RTM-based redesign advances safety for one-of-a-kind wind tunnel
The Arnold Engineering Development Complex (AEDC, Arnold Air Force Base, TN, US) is the world’s largest, most advanced collection of flight simulation test facilities. Many of its 55 wind tunnels have capabilities unmatched elsewhere. The “transonic” 5m by 12m long test section for tunnel 16T, one of three tunnels in the AEDC’s Propulsion Wind Tunnel Facility, is one of these exceptional assets — a workhorse that can test models at air speeds from Mach 0.05 to 1.60, while simulating unit Reynolds numbers from 0.03 to 7.3 million/ft and replicating altitude conditions from sea level to 23 km (Fig. 1).
Chris Gernaat, structural analysis engineer for 16T, says it has supported almost every major US Department of Defense (DoD) and space flight vehicle program in the past 55 years. “We’re currently doing work for the US Air Force, NASA and commercial space companies, among others.”
Gernaat was a technical team member on the project to replace the tunnel’s previous glass fiber/epoxy and Nomex honeycomb-cored spacers with a new generation of composite structures. Positioned between the blades of 16T’s 600-rpm, 9.1m-diameter, three-stage compressor, the spacers hold the blades in place in the absence of centrifugal force while at rest and during compressor ramp up and ramp down. They prevent rotor blades from impacting adjacent stator blades, which could cause disastrous failure (Fig. 2, p. 70). Despite the previous spacers’ 35 years of service, their safety factor of 2 (load carrying capacity of two times the ultimate in-service load) left much to be desired in terms of risk mitigation. “Our main goal was to increase the factor of safety,” he says.
Developing a bid-winning design
When the project was offered worldwide, Matrix Composites Inc. (Rockledge, FL, US) turned in the winning bid. “I can’t say it was any one thing that won the contract for us, beyond meeting the technical objectives at an attractive cost,” says Matrix president Dave Nesbitt, whose background includes parts production for NASA’s Space Shuttle and US military and commercial aerospace companies. “But a lot of it had to do with our RTM experience.” He notes the company uses a range of processes, “but our closed molding capability is what sets us apart.”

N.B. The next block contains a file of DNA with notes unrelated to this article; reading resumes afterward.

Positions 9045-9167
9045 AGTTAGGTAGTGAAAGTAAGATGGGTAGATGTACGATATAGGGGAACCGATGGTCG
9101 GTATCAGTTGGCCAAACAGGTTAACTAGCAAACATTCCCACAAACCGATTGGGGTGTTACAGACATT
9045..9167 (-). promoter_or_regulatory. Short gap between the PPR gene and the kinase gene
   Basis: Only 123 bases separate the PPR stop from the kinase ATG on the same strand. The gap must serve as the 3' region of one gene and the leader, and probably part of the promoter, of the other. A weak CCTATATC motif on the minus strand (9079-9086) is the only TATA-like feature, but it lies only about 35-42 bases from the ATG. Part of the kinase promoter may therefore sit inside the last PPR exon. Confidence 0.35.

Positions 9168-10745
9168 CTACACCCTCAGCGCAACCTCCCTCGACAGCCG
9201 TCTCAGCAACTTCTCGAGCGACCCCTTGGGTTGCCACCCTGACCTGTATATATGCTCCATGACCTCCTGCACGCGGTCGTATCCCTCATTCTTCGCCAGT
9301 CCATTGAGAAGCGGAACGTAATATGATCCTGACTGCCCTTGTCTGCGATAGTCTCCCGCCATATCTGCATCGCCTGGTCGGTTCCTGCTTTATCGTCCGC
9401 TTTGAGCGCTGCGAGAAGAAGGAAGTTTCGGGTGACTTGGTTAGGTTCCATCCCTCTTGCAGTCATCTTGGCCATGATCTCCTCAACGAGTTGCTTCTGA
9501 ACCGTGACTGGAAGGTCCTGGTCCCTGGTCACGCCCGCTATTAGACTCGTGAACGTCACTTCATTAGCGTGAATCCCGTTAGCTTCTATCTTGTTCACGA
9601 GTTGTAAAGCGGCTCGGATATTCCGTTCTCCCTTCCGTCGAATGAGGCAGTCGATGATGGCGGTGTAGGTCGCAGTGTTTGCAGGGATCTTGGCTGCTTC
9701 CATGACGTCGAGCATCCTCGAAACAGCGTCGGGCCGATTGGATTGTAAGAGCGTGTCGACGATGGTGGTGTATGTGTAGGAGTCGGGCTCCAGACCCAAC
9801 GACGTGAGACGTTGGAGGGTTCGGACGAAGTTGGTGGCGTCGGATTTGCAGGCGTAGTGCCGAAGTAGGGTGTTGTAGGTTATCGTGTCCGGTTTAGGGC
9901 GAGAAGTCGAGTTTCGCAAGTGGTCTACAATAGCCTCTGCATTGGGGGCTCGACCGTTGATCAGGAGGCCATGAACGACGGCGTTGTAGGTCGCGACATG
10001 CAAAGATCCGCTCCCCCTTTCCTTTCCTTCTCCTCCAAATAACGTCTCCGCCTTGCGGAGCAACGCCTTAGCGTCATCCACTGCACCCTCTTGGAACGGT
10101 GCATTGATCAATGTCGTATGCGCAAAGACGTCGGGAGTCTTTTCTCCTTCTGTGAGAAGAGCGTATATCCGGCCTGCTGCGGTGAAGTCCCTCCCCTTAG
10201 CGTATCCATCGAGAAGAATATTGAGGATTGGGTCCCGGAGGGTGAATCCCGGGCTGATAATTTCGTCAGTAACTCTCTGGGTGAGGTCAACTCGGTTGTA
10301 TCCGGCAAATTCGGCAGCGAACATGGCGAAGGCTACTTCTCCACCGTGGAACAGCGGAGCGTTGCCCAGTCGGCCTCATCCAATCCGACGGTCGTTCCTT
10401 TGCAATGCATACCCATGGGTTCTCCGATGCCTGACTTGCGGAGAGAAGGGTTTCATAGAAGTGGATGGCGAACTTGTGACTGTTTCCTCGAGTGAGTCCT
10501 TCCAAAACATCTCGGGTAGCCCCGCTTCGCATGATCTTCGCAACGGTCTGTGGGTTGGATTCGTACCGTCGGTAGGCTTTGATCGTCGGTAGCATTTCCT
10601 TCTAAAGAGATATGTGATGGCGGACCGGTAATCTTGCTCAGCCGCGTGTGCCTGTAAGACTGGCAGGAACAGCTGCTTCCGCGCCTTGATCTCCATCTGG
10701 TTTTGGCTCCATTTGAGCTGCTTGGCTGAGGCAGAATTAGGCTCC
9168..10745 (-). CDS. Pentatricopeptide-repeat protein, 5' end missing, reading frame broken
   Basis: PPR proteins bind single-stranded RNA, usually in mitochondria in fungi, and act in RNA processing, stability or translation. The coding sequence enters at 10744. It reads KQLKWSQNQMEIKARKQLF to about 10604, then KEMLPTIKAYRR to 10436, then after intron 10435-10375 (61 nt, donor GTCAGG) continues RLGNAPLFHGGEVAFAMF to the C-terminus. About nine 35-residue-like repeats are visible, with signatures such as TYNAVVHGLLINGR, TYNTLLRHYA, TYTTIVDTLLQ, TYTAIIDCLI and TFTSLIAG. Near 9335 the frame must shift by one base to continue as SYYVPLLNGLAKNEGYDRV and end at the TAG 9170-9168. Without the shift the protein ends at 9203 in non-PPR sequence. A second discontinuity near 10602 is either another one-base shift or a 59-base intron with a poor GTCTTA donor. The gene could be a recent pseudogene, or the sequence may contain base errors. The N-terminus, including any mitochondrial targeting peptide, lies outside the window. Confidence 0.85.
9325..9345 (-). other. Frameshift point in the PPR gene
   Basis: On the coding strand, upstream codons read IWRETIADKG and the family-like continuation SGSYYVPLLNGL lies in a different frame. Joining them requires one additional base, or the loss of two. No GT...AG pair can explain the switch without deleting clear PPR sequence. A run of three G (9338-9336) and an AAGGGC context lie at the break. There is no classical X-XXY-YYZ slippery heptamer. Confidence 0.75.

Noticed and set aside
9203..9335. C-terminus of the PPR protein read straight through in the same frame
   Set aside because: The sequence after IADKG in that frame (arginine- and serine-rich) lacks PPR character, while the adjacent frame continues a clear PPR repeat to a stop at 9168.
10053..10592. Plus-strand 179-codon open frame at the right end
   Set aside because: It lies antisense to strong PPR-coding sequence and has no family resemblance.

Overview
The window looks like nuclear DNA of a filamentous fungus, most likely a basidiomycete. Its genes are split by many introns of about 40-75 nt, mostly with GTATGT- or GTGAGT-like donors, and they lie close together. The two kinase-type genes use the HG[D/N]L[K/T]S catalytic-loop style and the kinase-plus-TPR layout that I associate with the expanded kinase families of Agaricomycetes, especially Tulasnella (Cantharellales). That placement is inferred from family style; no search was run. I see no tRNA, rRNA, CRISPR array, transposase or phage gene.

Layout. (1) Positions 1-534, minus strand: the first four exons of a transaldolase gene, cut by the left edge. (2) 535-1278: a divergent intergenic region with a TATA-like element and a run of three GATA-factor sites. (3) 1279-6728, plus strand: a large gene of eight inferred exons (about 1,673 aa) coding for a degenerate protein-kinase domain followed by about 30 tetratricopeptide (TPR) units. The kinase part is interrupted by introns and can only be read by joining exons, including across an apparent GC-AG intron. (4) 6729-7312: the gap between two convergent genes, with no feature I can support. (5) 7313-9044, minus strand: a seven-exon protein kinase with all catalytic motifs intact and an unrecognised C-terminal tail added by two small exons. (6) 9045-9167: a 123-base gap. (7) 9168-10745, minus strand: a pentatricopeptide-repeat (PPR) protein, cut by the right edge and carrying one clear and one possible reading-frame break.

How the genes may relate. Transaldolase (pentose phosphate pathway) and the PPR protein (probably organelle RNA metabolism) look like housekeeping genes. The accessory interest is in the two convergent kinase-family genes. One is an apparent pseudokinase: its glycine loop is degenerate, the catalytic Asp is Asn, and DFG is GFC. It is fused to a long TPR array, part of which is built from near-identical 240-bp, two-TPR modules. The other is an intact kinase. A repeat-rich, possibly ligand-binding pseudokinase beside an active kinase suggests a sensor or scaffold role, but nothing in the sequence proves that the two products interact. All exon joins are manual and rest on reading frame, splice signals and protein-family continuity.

Notably, the bid solicitation didn’t specify a manufacturing process. “We were given the design envelope and critical attachment points as well as operating requirements,” Nesbitt recalls. The spacers feature a complex shape and would be subject to high loads in a high-temperature environment, thanks to the friction of compressed air and the compressor’s rotational speed. “The spinning parts are rotating with a 1,000G load, so balance in the compressor is crucial,” he points out, “which translates into a need for exceptional part-to-part repeatability.” Although this is where RTM excels, its selection wasn’t a given, but became clear only after the structural design was explored.
Nesbitt says the shape’s complexity was the big challenge initially. “Our technical team brainstormed half a dozen conceptual designs, staying open to process, geometry and assembly options,” he explains. “We then did a trade evaluation, rating the designs on weight reduction, tooling cost, producibility, production cost, etc., and finally selected the best-rated option.”